When the "hook" needs the "loop"
Updated: Jul 29, 2019
“Put both hands together, palm to palm, up next to your brain. Go ahead…physically do it,” my professor stated. So, I look around the room at my 11 other professional colleagues and slowly begin migrating my hands up to my head…reluctantly I might add, because I kind of felt silly.
“Now let’s pretend there is some new information just floating out there in the air, take your top hand and grab it. Now pull it back to your bottom hand,” my professor continued.
My professor was explaining the process and importance of making the transition from working memory to long-term memory in regard to learning and retention. Our hands represented both sides of Velcro, the bottom hand was the hook and the top hand was the loop. Learning can occur in one of two ways:
1. The content you are learning that relates to prior knowledge is the ‘loop’ side of Velcro and sticks nicely to your ‘hook’ side.
2. The content you are learning can be entirely new and actually be a ‘hook’ side which doesn’t often stick to another ‘hook’ side. Other pathways have to be utilized to implant this new ‘hook’, kind of like a building a new home, it takes several contractors and several worker bees to get it done.
Which do you think is better for retention and recall?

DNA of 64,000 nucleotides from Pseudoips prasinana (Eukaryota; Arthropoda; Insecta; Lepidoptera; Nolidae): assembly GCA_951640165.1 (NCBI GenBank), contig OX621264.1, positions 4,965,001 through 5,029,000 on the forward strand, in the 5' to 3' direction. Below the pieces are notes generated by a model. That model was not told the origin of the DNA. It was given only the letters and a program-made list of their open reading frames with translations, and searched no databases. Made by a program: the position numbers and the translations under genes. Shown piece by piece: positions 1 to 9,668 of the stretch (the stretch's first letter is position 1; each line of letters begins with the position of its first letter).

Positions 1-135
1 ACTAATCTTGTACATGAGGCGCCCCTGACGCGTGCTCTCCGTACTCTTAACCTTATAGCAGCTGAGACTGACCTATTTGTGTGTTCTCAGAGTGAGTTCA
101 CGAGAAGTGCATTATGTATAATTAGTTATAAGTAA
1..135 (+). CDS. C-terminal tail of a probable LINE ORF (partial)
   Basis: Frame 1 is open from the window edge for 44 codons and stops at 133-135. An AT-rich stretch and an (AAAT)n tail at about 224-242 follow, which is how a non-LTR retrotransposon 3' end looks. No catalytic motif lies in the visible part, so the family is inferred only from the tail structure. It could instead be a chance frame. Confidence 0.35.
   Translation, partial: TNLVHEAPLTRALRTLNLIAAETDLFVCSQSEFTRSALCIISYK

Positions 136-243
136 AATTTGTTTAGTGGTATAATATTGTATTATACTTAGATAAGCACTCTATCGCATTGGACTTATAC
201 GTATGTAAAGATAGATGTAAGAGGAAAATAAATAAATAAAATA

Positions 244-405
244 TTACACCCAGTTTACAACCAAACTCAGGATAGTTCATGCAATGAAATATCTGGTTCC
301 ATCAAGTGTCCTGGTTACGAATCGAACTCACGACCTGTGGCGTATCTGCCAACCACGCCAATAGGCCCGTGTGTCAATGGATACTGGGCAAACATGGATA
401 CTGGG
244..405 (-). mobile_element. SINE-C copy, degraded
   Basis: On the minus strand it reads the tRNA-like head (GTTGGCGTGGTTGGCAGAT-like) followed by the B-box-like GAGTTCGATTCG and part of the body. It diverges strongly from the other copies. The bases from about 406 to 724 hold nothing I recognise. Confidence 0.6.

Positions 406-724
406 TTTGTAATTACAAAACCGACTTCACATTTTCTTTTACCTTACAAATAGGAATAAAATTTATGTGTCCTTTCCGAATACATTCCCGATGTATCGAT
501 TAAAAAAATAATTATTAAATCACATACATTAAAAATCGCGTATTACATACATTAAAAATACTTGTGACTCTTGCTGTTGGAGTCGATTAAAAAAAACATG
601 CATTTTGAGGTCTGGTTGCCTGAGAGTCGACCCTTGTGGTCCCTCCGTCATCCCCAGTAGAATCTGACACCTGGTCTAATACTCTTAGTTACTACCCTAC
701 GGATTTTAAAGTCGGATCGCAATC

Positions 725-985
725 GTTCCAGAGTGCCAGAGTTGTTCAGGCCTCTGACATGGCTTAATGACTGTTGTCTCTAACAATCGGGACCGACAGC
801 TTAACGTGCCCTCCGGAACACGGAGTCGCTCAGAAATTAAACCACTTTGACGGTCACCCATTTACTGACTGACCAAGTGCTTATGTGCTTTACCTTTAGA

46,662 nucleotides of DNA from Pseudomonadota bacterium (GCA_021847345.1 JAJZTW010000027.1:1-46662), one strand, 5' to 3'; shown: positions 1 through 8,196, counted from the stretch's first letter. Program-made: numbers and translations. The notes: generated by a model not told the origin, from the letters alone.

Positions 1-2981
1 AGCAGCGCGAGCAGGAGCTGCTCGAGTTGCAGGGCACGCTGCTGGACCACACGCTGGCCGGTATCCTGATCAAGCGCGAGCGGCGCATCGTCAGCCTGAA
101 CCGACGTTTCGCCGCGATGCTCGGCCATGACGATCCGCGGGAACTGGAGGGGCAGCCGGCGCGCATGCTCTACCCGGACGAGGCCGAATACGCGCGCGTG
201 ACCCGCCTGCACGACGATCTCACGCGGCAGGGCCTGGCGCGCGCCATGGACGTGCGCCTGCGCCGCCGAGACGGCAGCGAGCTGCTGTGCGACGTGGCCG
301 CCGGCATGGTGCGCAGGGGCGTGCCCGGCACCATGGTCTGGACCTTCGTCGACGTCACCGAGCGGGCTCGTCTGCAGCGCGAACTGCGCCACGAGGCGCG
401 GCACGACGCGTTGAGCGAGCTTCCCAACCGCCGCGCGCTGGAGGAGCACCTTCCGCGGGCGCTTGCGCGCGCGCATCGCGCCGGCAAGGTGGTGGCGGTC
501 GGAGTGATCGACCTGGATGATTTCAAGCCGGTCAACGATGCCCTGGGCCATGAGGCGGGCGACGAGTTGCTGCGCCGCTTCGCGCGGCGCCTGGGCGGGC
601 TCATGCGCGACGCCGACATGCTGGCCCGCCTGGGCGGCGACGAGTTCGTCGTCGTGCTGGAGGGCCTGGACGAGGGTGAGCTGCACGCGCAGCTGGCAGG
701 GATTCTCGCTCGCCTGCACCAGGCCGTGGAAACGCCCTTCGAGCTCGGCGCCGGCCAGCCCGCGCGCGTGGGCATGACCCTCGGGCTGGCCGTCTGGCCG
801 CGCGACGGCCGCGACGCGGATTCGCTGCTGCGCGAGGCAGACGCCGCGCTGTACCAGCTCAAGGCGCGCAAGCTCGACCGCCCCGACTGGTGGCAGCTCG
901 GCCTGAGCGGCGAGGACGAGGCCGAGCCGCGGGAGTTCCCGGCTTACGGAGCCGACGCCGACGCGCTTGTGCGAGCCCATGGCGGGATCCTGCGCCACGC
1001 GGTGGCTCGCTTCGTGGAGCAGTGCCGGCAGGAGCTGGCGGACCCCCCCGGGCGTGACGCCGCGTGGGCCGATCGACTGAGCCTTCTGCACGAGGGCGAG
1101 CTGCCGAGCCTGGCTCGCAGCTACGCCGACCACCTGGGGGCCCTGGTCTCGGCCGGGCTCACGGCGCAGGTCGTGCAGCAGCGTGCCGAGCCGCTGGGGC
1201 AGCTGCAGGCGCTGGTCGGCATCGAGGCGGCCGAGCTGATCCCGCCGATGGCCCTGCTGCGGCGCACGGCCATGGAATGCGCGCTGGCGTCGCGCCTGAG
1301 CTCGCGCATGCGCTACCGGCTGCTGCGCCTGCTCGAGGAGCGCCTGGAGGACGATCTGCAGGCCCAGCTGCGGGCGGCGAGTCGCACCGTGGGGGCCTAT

You guessed it…door number 1! Prior knowledge can provide the context, or the ‘hook’, for the new content. Neuroscience researchers have identified that while new information is in our working memory our brain actually searches our long-term memory for any previously stored information that correlate or relate to this new information. Once the brain establishes a connection, the Velcro connection is made, and new neural connections are built that allow us to easily access the information at a later date when necessary. This isn’t to say that when a ‘hook’ of related information can’t be found that the brain just purges the information, but it does make it much more difficult to transition the knowledge to long-term memory. Just like building a new house takes a whole lot more people and resources than does remodeling a bathroom of an existing house. It can be done but costs more time and energy and requires more effort expenditure. (Full disclosure – my husband may argue with this analogy because some remodel jobs would be better off tearing it all down and starting fresh which requires considerable effort…but you all get the point).
As educators (as clinicians, entrepreneurs, etc) understanding this feature of our brain can be key for learning. Activating this prior knowledge system can act as a direct pathway to help our learners make the connections to in order to build their knowledge. It can be a tricky to balance the art of activating prior knowledge and spending too much time reviewing though, so I wanted to share a few tips/tricks that you can use wherever your classroom (clinic, boardroom, or classroom) is: